Critical Pedagogy in a Conflicted Society: Israel as a Case Study

Moshe Levy, Yair Galily

Research output: Contribution to journalArticlepeer-review


The aim of this research is to examine how a different critical perspectives are being accepted by Israeli students from different groups and minorities (Jewish, Muslim, women, men, Ashkenazi, Mizrahi, middle class, and lower class) who attended sociology classes that took place in four different Israeli academic institutions. The social heterogeneity of the students in these geographically scattered institutions, together with the turbulent political and social times experienced by Israeli society during the process of data collection, enabled different comparisons that shed a new light on the role of the critical knowledge reproduced in the educational systems of conflicted societies. This research found that while the feminist and elite perspectives incurred overall positive reactions from most students, the remaining three perspectives (Post Colonialism, Marxism, and Pluralist Theory) provoked the students and frequently encountered antagonism. These reactions indicated that most students adopted a critical theory only when it promised to provide them with an advantage over competing groups. Accordingly, "critical" perspectives were rejected by students when they were perceived as endangering the interests and position of the groups to which they belonged. Thus, the findings of this research show that studying "critical" theories towards Israeli society does not develop universalistic points of view that perceive equality and freedom as rights to which all human beings are eligible.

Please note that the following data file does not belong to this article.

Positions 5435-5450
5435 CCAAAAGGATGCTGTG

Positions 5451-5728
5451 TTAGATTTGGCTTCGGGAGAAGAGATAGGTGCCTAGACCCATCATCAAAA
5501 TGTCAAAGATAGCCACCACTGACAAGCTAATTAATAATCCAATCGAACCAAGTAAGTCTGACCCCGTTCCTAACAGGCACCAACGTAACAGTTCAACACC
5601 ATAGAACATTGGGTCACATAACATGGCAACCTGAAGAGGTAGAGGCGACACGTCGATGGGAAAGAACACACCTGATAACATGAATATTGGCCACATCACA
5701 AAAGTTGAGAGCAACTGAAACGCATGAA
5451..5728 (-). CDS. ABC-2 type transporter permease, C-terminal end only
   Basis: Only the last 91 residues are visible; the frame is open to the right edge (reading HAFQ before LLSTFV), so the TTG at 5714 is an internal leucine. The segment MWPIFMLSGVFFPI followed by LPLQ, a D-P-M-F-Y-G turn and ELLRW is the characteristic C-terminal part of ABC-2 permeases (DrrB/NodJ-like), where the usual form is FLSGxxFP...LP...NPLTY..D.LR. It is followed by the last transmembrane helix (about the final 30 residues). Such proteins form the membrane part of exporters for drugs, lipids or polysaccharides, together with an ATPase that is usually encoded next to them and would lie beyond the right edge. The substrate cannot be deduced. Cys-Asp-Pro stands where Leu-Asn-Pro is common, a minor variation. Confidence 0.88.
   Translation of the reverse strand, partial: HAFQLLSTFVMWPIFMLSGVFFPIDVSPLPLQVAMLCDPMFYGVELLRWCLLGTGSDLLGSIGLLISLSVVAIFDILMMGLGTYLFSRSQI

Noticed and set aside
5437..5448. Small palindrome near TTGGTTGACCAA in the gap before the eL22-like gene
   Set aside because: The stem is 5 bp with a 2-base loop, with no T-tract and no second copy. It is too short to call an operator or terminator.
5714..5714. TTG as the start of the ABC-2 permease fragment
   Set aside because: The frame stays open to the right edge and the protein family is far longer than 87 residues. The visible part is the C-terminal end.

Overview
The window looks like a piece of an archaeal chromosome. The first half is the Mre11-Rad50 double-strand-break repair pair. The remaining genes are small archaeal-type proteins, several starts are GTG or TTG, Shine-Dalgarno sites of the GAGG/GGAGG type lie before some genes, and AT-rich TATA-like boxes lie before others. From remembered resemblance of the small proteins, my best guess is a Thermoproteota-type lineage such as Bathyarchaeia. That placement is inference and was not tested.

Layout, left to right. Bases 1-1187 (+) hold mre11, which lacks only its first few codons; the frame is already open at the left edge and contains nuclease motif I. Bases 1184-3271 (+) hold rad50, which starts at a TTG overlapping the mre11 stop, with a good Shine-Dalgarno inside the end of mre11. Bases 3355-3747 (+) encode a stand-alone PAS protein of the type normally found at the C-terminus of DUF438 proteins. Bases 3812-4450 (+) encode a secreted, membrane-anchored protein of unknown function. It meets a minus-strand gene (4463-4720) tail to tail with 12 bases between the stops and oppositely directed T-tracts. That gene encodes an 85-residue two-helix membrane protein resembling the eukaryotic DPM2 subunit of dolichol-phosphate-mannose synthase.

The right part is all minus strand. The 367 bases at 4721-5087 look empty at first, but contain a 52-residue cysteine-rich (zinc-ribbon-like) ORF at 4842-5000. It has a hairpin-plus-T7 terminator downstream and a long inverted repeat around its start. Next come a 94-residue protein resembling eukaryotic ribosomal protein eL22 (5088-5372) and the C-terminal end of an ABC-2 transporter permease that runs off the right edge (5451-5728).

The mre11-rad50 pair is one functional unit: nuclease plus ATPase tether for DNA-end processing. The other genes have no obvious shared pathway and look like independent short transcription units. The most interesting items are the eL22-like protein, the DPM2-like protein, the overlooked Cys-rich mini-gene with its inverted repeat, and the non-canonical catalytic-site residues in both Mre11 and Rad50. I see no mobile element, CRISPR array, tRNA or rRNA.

Original languageEnglish
Pages (from-to)19-28
Number of pages10
JournalJournal of Multidisciplinary Research
Issue number2
StatePublished - 2011


  • critical pedagogy
  • critical theories
  • Israel
  • sociology


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